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LED tube lights on the OPCOM Farm Hydroponic GrowWall.

Advancements in LED lighting technology benefit indoor hydroponics

Food is a critical resource and a lot of work is involved in making sure supplies are resilient and secure. Adding local food production to a community through indoor agriculture can add an extra layer of protection to securing these resources. There are vacant warehouses and other buildings in many cities and towns that can be transformed into produce hubs through the addition of indoor agriculture technologies such as hydroponics and aeroponics. However, when taking these technologies indoors, one necessary component to plant growth must be addressed, and that is light. Plants need light to perform photosynthesis, which is the chemical process by which plants convert sunlight into energy for food. According to a publication from the NASA Technology Transfer Program, photosynthesis is the most important light-driven organic process on Earth.

Sunlight is composed of the full spectrum of light plants need to grow which includes infrared light, the visible colors of the rainbow (known as visible light), and ultraviolet light. Traditionally, providing this spectrum of light to grow plants indoors has consumed vast amounts of electricity. However, this consumption has reduced dramatically as advancements in the light-emitting diode (LED) have made it possible to grow produce using significantly less electricity in virtually any indoor environment. According to a report from the U.S. Department of Energy, the United States used 5.9 terawatt-hours (5.9 trillion watt-hours) of electricity for indoor agriculture lighting in 2017. The vast majority of that power was consumed by supplemental lighting in greenhouses. They also reported that if indoor growers used only LED lighting, there would be a 40% reduction in electricity usage for indoor agriculture throughout the United States. LED technology also brings additional benefits as it produces less heat, is considerably more durable, and can be configured to specific light spectrums and intensities. This method of light production has raised the bar for many indoor agriculture applications, providing another key to new, sustainable techniques and scientific discovery in indoor farming.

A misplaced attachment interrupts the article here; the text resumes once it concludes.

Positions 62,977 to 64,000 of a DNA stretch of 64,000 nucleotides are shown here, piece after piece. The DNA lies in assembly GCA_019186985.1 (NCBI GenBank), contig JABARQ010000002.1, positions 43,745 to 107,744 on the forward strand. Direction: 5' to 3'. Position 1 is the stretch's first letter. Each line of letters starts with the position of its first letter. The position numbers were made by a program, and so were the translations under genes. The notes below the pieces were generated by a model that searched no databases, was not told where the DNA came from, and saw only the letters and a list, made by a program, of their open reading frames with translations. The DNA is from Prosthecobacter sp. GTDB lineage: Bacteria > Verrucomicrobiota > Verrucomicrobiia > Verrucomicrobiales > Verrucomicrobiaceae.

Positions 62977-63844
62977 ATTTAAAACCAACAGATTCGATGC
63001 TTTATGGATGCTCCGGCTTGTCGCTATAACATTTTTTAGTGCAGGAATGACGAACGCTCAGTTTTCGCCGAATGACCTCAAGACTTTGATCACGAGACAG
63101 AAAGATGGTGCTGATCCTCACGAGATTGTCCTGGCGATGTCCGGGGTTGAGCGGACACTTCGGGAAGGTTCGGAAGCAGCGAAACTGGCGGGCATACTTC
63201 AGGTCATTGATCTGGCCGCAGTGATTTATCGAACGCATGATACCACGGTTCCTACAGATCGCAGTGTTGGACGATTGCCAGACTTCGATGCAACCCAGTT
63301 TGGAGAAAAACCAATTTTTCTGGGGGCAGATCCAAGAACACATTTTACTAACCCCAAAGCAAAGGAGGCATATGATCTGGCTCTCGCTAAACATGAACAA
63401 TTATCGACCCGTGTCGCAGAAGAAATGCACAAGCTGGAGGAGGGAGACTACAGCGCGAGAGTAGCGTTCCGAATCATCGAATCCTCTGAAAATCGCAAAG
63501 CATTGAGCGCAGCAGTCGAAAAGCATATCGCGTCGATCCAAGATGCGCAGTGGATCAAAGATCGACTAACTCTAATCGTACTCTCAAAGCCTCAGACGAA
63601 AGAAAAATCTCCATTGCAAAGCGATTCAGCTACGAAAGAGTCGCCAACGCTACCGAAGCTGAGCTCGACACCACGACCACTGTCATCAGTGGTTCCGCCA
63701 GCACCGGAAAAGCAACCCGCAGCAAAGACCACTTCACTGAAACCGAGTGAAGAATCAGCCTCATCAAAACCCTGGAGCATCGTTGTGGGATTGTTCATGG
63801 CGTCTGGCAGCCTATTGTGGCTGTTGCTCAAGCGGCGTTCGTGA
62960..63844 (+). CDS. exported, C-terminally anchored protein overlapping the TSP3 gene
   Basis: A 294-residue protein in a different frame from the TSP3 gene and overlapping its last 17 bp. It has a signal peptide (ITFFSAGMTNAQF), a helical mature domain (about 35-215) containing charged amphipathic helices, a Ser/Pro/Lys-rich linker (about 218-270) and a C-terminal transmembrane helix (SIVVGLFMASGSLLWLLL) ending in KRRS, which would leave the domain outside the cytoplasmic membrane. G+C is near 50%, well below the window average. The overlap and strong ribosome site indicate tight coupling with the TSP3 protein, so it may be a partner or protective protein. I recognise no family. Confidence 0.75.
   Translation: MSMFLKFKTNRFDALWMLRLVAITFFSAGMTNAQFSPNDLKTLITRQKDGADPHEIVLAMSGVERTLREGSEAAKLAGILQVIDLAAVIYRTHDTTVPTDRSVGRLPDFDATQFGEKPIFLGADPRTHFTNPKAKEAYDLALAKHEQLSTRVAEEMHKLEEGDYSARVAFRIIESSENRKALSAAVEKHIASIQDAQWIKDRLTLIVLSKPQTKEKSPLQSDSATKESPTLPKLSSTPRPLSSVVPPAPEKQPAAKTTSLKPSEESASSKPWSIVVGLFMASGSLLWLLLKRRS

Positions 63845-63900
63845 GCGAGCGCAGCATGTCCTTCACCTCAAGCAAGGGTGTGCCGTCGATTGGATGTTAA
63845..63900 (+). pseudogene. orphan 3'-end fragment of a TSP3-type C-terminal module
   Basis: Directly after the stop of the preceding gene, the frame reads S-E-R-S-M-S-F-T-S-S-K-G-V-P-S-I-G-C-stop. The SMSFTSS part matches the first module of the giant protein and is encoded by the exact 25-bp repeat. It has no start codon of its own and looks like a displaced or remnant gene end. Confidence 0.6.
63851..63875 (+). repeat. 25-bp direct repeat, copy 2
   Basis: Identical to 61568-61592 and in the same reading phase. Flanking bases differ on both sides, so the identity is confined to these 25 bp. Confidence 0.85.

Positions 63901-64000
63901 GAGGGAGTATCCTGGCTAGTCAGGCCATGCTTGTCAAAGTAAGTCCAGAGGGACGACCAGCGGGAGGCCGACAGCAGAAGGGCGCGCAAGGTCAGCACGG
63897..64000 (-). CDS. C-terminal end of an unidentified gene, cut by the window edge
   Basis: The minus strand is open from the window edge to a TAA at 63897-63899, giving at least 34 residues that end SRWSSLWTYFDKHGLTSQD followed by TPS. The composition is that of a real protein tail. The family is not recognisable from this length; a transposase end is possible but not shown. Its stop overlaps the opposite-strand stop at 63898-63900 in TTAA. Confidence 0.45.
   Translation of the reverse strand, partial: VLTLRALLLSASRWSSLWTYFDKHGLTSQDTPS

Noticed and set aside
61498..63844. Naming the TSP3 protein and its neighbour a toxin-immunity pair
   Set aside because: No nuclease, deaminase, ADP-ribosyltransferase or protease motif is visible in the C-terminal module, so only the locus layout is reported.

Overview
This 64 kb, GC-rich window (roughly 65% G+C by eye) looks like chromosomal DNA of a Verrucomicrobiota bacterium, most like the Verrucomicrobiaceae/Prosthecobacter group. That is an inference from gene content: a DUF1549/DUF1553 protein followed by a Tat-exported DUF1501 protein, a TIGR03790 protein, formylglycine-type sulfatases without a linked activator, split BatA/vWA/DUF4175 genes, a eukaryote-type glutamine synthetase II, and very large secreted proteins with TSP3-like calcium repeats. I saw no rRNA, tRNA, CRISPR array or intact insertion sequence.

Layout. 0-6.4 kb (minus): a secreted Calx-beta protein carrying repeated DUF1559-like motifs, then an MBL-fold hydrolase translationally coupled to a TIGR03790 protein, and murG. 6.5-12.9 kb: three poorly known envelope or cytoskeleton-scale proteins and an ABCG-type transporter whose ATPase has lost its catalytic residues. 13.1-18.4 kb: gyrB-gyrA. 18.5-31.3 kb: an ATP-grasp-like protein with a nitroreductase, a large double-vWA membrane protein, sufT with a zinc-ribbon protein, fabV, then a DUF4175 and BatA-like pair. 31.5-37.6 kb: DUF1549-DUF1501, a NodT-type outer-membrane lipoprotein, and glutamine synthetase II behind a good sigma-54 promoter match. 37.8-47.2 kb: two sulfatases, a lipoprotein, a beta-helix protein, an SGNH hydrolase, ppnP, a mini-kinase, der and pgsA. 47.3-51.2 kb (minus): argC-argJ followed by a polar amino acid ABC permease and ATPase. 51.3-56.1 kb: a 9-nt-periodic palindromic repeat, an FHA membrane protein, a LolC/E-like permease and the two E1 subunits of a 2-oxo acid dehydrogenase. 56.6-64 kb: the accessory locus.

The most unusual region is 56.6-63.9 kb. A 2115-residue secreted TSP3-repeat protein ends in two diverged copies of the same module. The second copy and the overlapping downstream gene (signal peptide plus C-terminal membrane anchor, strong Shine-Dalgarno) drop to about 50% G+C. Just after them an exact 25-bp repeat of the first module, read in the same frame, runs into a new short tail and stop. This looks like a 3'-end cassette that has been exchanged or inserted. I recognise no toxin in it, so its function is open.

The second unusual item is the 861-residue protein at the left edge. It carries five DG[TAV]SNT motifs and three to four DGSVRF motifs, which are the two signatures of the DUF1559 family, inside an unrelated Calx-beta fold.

A light-emitting diode is a chip of semiconductor that produces light when electricity is added. The semiconductor material of the LED determines how much energy will be released as light and the color of the light that will be emitted. Some LEDs have been commercially available since 1962, but the ability to produce the full spectrum of light plants need did not occur until 1993. That was when the blue LED was invented and it became possible to produce white LEDs through the addition of a fluorescent material. The fluorescent material emitted additional spectrums of light, that when combined with the blue light, created white light. This led to full spectrum LED technologies that can simulate sunlight, making the LED well-suited for plants to perform photosynthesis. In the last decade, this technology has become more economically available and is viewed as a promising source of plant lighting for the indoor farmers of the future.

When a technology emerges, the things that make it impacting are the applications in which it can be used. Innovative ways to incorporate LED technologies for indoor agriculture include the use of solar electricity for zero energy food production. Solar panels convert sunlight into electricity that can be used to power LED lighting, which can then provide artificial sunlight to growing plants. This would essentially be an unconventional pathway for real sunlight to be converted into artificial sunlight for indoor plant growth. Looking beyond indoor agriculture on Earth, there are many that view new plant growing technologies, such as LED lighting, as essential to human space travel. NASA has and still remains "interested in technology for growing plants on long-duration space exploration missions, not just as a food source, but also to perform all the roles they carry out on Earth: eliminating carbon dioxide, providing oxygen, purifying water, and processing waste." LED technologies truly contribute to the sustainability of indoor agriculture, providing options that support and strengthen food supplies, increase energy efficiency, and open up new possibilities for how and where we can grow our food.